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Life Health > Health Insurance

Patients' Rights Wrestling Continues

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The battle over patients bill of rights legislation was unresolved at press time as the Senate tried to hammer out a compromise that will not be vetoed by President Bush while House leaders advanced a new proposal that has White House support.

Looking first at the Senate, S. 872, the legislation sponsored by Sens. Edward Kennedy, D-Mass., and John McCain, R-Ariz., which is strongly opposed by business and insurance groups, gained ground last week as supporters beat back several attempts to scale back its liability provisions.

A proposed amendment to exempt businesses with 50 or fewer workers from any liability was defeated by a 53-45 vote. However, at press time, supporters of S. 872 said they plan to offer an amendment that will provide some relief for small businesses, although the specifics were not available at this writing.

It was unclear whether the amendment would be enough to overcome Bushs threat to veto S. 872.

On the House side, a new bill, H.R. 2315, was introduced by a bipartisan group led by Reps. Ernie Fletcher, R-Ky., and Collin Peterson, D-Minn., that would allow some lawsuits against health plans.

The legislation was immediately embraced by the House Republican leadership and endorsed by Bush.

Under H.R. 2315, patients would have the right to an independent review of an adverse coverage or medical decision within 72 hours.

If the review panel rules in favor of the patient, and the health plan does not implement the decision, the patient can sue the plan. However, lawsuits over coverage decisions would have to be filed in federal courts. Lawsuits over medical decisions could be filed in state courts.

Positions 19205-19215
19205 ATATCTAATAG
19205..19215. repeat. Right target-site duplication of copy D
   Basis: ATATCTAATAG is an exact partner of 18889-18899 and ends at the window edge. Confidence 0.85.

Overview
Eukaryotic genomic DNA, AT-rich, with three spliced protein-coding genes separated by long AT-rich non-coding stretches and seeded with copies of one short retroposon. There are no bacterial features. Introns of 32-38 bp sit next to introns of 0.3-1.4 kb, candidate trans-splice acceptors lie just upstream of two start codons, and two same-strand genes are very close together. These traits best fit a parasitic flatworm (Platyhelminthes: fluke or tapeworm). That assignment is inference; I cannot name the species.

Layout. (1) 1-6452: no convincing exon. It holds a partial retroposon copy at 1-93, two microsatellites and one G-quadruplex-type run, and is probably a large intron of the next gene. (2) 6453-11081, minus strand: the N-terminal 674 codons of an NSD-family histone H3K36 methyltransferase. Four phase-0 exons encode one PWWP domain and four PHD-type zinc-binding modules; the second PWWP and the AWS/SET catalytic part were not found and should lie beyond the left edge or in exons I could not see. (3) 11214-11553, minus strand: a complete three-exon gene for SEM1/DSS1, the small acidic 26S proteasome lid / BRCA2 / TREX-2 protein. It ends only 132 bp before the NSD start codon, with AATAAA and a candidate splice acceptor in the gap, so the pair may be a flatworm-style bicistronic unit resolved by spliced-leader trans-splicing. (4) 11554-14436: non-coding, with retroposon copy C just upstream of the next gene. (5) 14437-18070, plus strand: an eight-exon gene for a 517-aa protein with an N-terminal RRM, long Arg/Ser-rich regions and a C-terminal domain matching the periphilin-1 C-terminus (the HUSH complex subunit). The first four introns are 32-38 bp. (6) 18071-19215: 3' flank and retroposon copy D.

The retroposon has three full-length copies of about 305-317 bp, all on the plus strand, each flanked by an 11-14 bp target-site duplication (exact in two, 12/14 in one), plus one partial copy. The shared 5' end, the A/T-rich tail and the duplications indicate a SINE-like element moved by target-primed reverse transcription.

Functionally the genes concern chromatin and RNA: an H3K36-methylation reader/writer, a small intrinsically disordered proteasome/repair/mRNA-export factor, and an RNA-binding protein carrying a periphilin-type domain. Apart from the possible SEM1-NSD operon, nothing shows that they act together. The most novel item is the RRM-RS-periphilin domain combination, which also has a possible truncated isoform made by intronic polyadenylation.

House Speaker Dennis Hastert, R-Ill., calls H.R. 2315 a “true patients bill of rights” that makes health care more accessible and affordable while health plans are made more accountable.”

S. 872, he says, is by contrast a “windfall for trial lawyers.”

But Rep. Charles Norwood, R-Ga., who supports the House version of S. 872, which is H.R. 526, calls H.R. 2315, an “imposter” bill of rights. “Any member who supports this package does so for the exclusive benefit of the HMO lobby,” he says.

Meanwhile, Bush took on the touchy issue of genetic testing during a radio address to the nation, saying his administration is working on legislation that would make genetic discrimination illegal.

Noting that scientists recently completed mapping the human genome, Bush says that as with any other power, this information can be abused.

“Employers could be tempted to deny a job based on a persons genetic profile,” Bush says. “Insurance companies might use that information to deny an application for coverage, or charge excessive premiums.”

Genetic discrimination is unjustified, Bush says, because it is little more than speculation and a genetic predisposition does not mean the condition will develop.

“To deny employment or insurance to a healthy person based only on a predisposition violates our countrys belief in equal treatment and individual merit,” Bush says.

Richard Coorsh, a spokesman for the Health Insurance Association of America, says the health insurance industry agrees with Bush.

Individual medical information must be protected, Coorsh says, and people should be able to have some type of health coverage.

There is no evidence of any discrimination by health insurers based on the use of genetic information, he adds.

Moreover, Coorsh says, HIAA has polled its own members to see if they use genetic information or require applicants to undergo any type of genetic test to obtain coverage.

No HIAA members do so, Coorsh says, and none have plans to do so.

Herb Perone, a spokesman for the American Council of Life Insurers, notes that the debate over genetic information has focused on health insurance, rather than life insurance.

He says he does not know of any life insurer that requires genetic information.

However, Perone says, life insurers need to have access to any and all information about health status that is known to an applicant and the applicants doctor.

Genetic information may be included in that mix, he says, but it would be only one piece of information among many that would be used in the underwriting process.

Reproduced from National Underwriter Life & Health/Financial Services Edition, July 6, 2001. Copyright 2001 by The National Underwriter Company in the serial publication. All rights reserved.Copyright in this article as an independent work may be held by the author.

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